Domestic Violence: Child Abuse and Intimate Partner Violence is a 2-hour online continuing education (CE) course intended to help healthcare professionals maintain a high state of vigilance and to be well prepared with immediate and appropriate responses when abuse is disclosed. Domestic violence, in the form of child abuse and intimate partner violence, remains a pervasive part of contemporary life in the U.S. Its effects are deep and far-reaching. This course will teach clinicians to detect abuse when they see it, screen for the particulars, and respond with definitive assistance in safety planning, community referrals, and individualized treatment plans. There is a special section on the complexity of an abuse victim’s decision about if and when to leave an abuser. This course meets the Domestic Violence license renewal requirement of all Florida licensees. Course #21-12 | 2016 | 42 pages | 15 posttest questions
How Children Become Violent is a 6-hour online continuing education (CE/CEU) course that examines the cycle of youth violence and sexual offending and how this cycle can be broken. This course was written for professionals working in the mental health, child welfare, juvenile justice/criminal justice, and research fields, as well as students studying these fields. The authors’ goal is to make a case for the fact that juvenile and adult violence begins very early in life, and it is both preventable and treatable. The author draws on her 30 years of experience working in and researching violence to demonstrate that society must intervene early in the lives of children living in violent, neglectful, criminal, and substance-dependent families. This course provides information about the problems of violence — in its various forms of abuse, neglect, and just plain senseless killing — that takes place in this country. These are problems that are seldom handled well by governmental agencies of child welfare, juvenile justice, education, and mental health. This results in more problems, turning into a cycle of youth violence and sexual offending that will potentially continue for generations. However, with the correct intervention, this cycle can be broken, which creates a safer environment for all of society. Closeout Course #60-68 | 2006 | 136 pages | 36 posttest questions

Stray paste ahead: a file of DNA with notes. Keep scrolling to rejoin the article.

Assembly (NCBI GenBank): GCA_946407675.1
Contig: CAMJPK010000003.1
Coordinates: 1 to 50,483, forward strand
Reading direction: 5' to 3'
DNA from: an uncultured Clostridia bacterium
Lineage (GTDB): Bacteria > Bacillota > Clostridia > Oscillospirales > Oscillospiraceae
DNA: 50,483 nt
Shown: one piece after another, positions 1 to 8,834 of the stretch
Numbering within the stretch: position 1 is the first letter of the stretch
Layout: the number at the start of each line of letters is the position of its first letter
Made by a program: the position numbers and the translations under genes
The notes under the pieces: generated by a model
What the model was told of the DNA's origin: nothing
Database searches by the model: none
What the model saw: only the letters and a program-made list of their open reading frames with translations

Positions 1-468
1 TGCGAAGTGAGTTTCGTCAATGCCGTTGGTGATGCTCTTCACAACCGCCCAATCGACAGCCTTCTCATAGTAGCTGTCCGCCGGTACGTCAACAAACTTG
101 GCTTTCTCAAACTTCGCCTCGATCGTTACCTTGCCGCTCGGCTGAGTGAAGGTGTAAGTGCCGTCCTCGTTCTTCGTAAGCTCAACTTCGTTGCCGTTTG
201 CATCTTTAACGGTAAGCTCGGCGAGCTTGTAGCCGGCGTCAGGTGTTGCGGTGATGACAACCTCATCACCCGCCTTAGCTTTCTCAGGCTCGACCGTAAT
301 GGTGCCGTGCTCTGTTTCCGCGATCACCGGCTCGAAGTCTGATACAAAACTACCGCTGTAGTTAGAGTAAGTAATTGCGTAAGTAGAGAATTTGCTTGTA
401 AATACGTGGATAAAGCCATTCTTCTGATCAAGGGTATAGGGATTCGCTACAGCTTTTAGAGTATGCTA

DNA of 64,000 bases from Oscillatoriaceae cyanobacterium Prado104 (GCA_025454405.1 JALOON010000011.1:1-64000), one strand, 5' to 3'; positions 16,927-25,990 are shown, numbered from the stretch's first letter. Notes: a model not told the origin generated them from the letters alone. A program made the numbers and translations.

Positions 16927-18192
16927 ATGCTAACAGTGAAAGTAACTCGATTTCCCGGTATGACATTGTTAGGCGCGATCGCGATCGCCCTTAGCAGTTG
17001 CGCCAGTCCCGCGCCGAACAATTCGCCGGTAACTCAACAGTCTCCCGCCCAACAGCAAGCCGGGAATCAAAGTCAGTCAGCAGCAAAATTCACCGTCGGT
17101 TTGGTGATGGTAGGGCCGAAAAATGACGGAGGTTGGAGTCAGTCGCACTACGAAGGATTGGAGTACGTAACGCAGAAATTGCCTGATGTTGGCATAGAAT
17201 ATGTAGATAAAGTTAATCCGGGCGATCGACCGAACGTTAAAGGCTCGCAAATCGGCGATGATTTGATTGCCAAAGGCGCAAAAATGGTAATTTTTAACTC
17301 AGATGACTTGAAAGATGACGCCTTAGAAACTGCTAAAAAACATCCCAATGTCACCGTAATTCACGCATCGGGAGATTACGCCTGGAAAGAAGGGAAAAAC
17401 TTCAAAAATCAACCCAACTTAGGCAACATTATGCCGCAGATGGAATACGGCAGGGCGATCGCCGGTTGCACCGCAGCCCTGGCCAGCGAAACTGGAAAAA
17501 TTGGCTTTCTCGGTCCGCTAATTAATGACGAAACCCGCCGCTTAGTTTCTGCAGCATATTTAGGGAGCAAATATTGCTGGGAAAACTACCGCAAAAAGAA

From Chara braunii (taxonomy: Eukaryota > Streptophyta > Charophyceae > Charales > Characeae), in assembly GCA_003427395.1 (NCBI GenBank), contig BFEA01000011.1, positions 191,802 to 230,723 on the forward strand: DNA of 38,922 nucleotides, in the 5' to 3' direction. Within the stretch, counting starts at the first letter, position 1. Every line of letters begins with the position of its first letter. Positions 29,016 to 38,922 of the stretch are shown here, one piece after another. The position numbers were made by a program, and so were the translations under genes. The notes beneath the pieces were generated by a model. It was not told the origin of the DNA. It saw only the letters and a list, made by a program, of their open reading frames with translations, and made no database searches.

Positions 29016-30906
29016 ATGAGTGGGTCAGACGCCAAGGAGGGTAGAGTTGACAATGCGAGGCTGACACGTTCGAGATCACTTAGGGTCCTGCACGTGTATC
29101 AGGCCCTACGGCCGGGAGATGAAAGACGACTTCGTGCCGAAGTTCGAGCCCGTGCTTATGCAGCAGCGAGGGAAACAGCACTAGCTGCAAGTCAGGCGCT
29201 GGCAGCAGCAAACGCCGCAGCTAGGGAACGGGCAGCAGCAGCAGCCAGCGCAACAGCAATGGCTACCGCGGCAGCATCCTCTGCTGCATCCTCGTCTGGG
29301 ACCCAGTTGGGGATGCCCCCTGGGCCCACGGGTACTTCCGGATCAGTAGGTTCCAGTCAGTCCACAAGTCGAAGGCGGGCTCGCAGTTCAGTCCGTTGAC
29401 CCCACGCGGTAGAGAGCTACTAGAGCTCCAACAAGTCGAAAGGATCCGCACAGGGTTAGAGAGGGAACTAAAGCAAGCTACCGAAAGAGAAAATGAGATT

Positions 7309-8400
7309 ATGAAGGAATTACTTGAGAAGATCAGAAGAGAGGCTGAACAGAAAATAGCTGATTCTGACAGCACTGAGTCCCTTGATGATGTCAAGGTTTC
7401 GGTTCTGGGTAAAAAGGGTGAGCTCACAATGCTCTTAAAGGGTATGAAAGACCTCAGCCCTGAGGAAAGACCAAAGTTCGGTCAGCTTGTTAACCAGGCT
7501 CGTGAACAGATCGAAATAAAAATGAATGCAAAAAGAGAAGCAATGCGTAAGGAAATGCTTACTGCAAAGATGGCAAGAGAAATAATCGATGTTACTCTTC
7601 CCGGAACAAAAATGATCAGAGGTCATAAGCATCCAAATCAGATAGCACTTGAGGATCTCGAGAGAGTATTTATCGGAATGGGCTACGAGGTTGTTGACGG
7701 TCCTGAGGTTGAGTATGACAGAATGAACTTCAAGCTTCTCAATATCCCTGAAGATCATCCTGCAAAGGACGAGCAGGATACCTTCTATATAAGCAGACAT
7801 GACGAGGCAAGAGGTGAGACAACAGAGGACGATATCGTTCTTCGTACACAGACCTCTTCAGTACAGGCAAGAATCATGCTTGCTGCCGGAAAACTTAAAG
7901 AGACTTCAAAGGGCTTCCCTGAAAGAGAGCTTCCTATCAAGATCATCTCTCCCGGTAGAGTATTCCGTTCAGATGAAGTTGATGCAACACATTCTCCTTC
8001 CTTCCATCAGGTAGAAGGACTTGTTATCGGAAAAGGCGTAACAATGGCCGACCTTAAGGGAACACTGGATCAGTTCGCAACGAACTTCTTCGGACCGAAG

Professional Development Resources is a nonprofit educational corporation 501(c)(3) organized in 1992. We are approved to sponsor continuing education by the American Psychological Association (APA); the National Board of Certified Counselors (NBCC); the Association of Social Work Boards (ASWB); the American Occupational Therapy Association (AOTA); the American Speech-Language-Hearing Association (ASHA); the Commission on Dietetic Registration (CDR); the Alabama State Board of Occupational Therapy; the Florida Boards of Social Work, Mental Health Counseling and Marriage and Family Therapy, Psychology & School Psychology, Dietetics & Nutrition, Speech-Language Pathology and Audiology, and Occupational Therapy Practice; the Ohio Counselor, Social Worker & MFT Board and Board of Speech-Language Pathology and Audiology; the South Carolina Board of Professional Counselors & MFTs; the Texas Board of Examiners of Marriage & Family Therapists and State Board of Social Worker Examiners; and are CE Broker compliant (all courses are reported within a few days of completion).
Target Audience: Psychologists, Counselors, Social Workers, Marriage & Family Therapist (MFTs), Speech-Language Pathologists (SLPs), Occupational Therapists (OTs), Registered Dietitian Nutritionists (RDNs), School Psychologists, and Teachers